Social Work Media – making sense of it…Social Work
There are some hot topics under discussion with regards to Social Work in the UK and Public Spending cuts at the moment, here are some of the interesting points I have taken from the news this week and would really value your thoughts on these bold statements:
BASW Article: Fears over the cap on overseas social work recruitment
‘The current employment of internationally educated social workers has raised the expectation of employers as to the appropriate education and skills levels needed from our UK educated social workers,’ says BASW’s submission, which drew on a number of real-life examples from BASW members who responded to a request for frontline views on the impact of overseas social workers in the UK.
One children’s services manager said that practitioners from New Zealand and Australia had far superior academic qualifications than domestically trained staff and were more committed to continuing professional development.
My feelings are that a lot of the overseas trained social workers bring valued skills and experience – we have only received glowing references for social workers from New Zealand, Australia and South Africa. It’s such a pitty that it’s becoming harder and harder to get visa’s to come and work in the UK – particularly for South Africans. Any views on the potential caps on recruiting overseas Social Workers?
BASW teams up with new ITV breakfast show
BASW is teaming up with ITV’s new flagship breakfast programme Daybreak, which launched today, to undertake a major survey of social workers, timed to coincide with the publication of professor Eileen Munro’s initial report on reducing the bureaucracy in children’s services. – I will definitely be watching this…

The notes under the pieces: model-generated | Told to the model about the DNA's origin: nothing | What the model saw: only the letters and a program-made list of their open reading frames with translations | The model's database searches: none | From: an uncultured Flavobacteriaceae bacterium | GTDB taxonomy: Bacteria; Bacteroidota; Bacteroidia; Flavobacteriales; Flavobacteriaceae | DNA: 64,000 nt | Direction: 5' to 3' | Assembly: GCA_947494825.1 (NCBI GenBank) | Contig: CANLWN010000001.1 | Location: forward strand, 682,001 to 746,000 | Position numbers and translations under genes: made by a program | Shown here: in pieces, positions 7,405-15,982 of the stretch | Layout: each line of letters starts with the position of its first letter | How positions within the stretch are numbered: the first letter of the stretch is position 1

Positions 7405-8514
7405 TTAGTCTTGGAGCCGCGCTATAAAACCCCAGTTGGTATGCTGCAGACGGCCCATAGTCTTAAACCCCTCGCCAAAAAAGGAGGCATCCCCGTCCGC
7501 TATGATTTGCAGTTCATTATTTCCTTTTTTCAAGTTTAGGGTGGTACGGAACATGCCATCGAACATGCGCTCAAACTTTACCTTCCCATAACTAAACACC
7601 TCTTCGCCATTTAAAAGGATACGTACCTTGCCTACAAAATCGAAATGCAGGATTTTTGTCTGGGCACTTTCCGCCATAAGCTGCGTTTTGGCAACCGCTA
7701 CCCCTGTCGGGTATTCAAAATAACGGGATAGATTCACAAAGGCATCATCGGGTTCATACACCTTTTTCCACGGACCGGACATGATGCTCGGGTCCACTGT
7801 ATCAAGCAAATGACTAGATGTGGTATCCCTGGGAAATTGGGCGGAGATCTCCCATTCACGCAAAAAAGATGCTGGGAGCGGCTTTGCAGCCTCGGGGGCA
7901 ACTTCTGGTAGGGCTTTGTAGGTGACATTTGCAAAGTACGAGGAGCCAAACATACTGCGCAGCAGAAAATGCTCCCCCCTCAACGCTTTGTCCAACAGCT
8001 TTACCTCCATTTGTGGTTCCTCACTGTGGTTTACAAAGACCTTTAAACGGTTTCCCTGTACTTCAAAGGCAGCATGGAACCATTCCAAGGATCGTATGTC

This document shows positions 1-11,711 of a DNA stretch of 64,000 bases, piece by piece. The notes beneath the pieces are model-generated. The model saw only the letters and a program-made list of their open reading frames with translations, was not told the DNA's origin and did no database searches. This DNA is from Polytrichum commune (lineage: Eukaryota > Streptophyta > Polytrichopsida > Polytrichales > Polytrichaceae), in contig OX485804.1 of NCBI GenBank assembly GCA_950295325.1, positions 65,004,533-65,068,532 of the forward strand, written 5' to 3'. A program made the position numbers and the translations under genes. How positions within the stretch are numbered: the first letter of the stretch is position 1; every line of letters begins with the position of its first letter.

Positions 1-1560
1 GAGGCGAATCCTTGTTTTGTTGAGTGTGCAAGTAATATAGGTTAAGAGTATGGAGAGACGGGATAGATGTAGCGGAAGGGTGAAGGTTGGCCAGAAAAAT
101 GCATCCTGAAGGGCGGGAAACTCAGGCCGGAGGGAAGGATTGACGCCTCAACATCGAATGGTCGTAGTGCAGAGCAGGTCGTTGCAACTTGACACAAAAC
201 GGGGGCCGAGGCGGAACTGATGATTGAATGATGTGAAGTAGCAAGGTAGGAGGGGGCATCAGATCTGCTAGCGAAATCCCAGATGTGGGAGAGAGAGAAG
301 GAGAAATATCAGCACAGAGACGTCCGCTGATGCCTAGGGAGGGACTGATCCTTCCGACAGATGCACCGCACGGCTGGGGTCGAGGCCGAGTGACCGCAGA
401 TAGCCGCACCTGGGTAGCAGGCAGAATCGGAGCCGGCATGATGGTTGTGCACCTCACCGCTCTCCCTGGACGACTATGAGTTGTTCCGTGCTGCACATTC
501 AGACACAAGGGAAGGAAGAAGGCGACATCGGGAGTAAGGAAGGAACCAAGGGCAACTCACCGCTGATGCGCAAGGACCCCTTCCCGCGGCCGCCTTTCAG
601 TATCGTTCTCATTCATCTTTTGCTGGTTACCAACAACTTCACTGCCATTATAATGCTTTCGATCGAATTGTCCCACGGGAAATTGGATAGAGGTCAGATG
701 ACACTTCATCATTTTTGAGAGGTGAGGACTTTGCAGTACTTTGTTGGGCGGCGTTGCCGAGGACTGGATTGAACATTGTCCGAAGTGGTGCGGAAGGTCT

BASW has this week written to every local authority in England urging council leaders to spare frontline social work services from spending cuts. Some really positive action by BASW, we hope to see a difference soon as the jobs have really reduced if you compare to last year – there must be other areas to save money within the public sector without reducing too many frontline positions?
This was an article that really got me thinking … please see my comments below..
Community Care Writes –
Agency social workers could be costing councils £70m a year more than if permanent staff were employed to perform the same roles, Community Care can reveal.
More than one in 10 council posts is filled by an agency or temporary worker, our exclusive Freedom of Information investigation has shown.
Each agency worker costs an estimated £14,400 a year more than a newly-qualified, permanent member of staff, according to research by Sefton Council in Merseyside, cited by the Department of Health. If the permanent salaries were higher, there wouldn’t be so many Social Workers choosing to work through an agency.
Trade union Unison condemned “the millions being wasted on agency fees” as a “tragedy”, but employers defended the use of agency staff as a vital measure to tackle high vacancy rates. We have had teams coming to us when they’re desperate for Social Workers to hit the ground running – this is because front line permanent staff aren’t coping with their huge caseloads. The increased pressure on permanent social workers will surely lead to an increase in sick leave – experienced Agency Social Workers very rarely take sick leave and are able to cope with complex caseloads taking the pressure off the teams.
“While we would seek to minimise the use of agency staff, there are circumstances in which we have to use them in order to maintain essential services,” said John Nawrockyi, secretary of the Association of Directors of Adult Social Services’ workforce development network.
“Better to use agency staff than not to allocate a social worker to a child in care or to pick up safely adults’ and children’s safeguarding referrals.”